From that day on, puja was performed daily at the shrine.
On the tenth day after the Mother’s liberation a special puja was done, about a thousand people were fed, and the moksha deepam, the light of liberation, was lit at the shrine. Thereafter, Bhagavan’s brother, Chinnaswami, undertook the job of maintaining the samadhi and doing daily puja there. Bhagavan continued to live at Skandashram but Chinnaswami and Dandapani Swami decided that they would live full-time near the Mother’s samadhi. They erected a coconut-leaf hut over the shrine and built another hut nearby that they used as a kitchen. Rice, dhal and other provisions were brought down daily from Skandashram. These were converted into meals for the sadhus and into food offerings for the daily puja. Sometimes, when no food was available, Chinnaswami had to go begging in town to acquire the provisions for the daily puja. At this stage of the ashram’s development, food was often in short supply. The items of food that devotees contributed were stored in Vasudeva Sastry’s house in Tiruvannamalai. Each day he would send enough provisions to Skandashram for a meal to be cooked there. As some of these provisions were taken to the Mother’s samadhi, the sadhus who lived at Skandashram occasionally did not have enough food to eat. Vasudeva Sastry felt that there were insufficient resources to maintain two establishments, one at Skandashram and the other at the Mother’s samadhi. Since some of the other devotees felt the same way, he sent a note to Ramanatha Brahmachari, who was living at Skandashram, which read, ‘Devotees give not to Vasudeva but to Vaasudeva’.
Since Vasudeva was the parent of Vaasudeva, the note implied that the devotees wanted their donations to go to Bhagavan and not to the institution that was beginning to grow up around the Mother’s samadhi. When Ramanatha Brahmachari showed the note to Bhagavan, Bhagavan expressed his approval of the activities that were going on at the Mother’s samadhi by saying, ‘How could there be Vaasudeva without Vasudeva?’ When this remark was conveyed to Vasudeva Sastry, he abandoned his opposition to the diversion of food. Shortly afterwards, Bhagavan left Skandashram for good and went to live in the hut that had been built over the Mother’s samadhi.
In later years he would say that it had been the ‘divine will’ that had prompted him to move down the hill and take up residence in his mother’s shrine.
Perhaps it would be more accurate to say that it was the divine will that prevented him from leaving the shrine to go back to Skandashram, for he once told Devaraja Mudaliar, ‘After Mother’s death I used to come down now and then to the samadhi and return to Skandashram. One day, about six months after Mother’s death, I went there on one such visit and after sitting there for some time, wanted to get up and go back. However, something told me that I should not go back but stay on there. It was as if my legs refused to get up. And I stayed on. That is how the asramam began. Who knew then that all this would grow up?’ (My Recollections, pp. 134-5)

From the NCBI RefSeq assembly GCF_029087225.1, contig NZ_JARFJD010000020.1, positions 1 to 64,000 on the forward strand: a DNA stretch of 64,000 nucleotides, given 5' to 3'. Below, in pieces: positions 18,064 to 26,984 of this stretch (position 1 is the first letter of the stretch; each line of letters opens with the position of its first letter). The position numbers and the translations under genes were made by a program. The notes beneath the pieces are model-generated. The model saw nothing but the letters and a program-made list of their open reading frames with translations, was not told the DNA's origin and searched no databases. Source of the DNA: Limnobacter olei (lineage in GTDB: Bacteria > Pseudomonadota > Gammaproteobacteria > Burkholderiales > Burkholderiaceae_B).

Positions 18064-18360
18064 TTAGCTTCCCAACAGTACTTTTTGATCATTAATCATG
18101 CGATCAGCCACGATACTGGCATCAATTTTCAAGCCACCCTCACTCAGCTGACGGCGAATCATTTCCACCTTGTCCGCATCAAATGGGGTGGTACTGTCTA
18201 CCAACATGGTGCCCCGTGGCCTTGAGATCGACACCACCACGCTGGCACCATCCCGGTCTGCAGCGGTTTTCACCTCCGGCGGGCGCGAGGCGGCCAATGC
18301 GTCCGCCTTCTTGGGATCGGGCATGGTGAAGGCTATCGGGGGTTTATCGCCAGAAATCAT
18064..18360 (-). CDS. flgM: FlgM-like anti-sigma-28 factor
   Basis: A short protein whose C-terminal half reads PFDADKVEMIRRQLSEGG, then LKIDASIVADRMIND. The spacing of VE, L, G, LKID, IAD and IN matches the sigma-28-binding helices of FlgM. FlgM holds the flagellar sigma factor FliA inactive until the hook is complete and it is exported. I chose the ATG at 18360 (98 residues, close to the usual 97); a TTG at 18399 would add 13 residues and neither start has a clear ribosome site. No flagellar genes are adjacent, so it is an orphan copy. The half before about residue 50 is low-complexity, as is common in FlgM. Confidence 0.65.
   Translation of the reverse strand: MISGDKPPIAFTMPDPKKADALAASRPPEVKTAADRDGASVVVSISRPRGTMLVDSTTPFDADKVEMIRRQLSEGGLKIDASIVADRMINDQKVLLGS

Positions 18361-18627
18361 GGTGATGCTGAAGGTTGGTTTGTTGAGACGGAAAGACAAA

Bhagavan added further sanctity to the Mother’s samadhi by living in the small building that had been erected over it for a period of 5½ years. He only moved out of it in 1928 when the devotees constructed the old hall on an adjacent piece of land.
In the mid-1920s Bhagavan himself decided that a more substantial building was needed to house the Mother’s samadhi. He decided to utilise some badly baked bricks that had been abandoned by some brick makers who had set up a temporary kiln near the ashram. Some devotees in town were called in to help move the bricks. One night they formed a human chain, with Bhagavan as one of the links, and transferred all the bricks one by one to the ashram. The following day a mud-and-brick wall was constructed around the samadhi. Bhagavan himself did all the work on the inside of the wall while a professional mason worked on the outside.
The ‘temple’ was completed by erecting a thatched roof on top of the wall. This construction, the forerunner of the temple that now stands on the same site, remained unchanged for more than ten years. In the 1930s Sri Ramanashram began to develop and expand. The cowshed, the dining room and the kitchen, the storeroom, the patasala, the old office and the bookstore were all built in a burst of activity between 1929 and 1938. At the end of this period the only remaining large, uncompleted project was a plan to build a proper stone temple over the Mother’s samadhi. Since the construction of such a temple would be enormously expensive, many devotees were opposed to the plan on the grounds that it would be a white elephant that the ashram could ill afford. At Bhagavan’s sixtieth birthday celebrations, which took place in January 1939, there was a long debate between those devotees who wanted a big temple and those who thought that the ashram’s funds would be better invested in building more accommodation for visitors. The anti-temple group also wanted to acquire large tracts of land on which the ashram’s food could be grown. Bhagavan remained aloof from the debate and no one at that time really knew what his own views on the subject were.
Although Bhagavan delegated most day-to-day management decisions to Chinnaswami, the ashram manager, he exercised a strict control over all the ashram’s building projects. It was Bhagavan alone who decided when buildings should be constructed, where they should be built, on what scale they should be constructed, and even who should be put in charge of building them. He personally drew up the plans for many of the large buildings that now exist in the ashram, and he refused even to look at alternative plans and blueprints that had been drawn up by professional engineers and architects. It was clear, therefore, that no action could be taken until Bhagavan himself gave the word.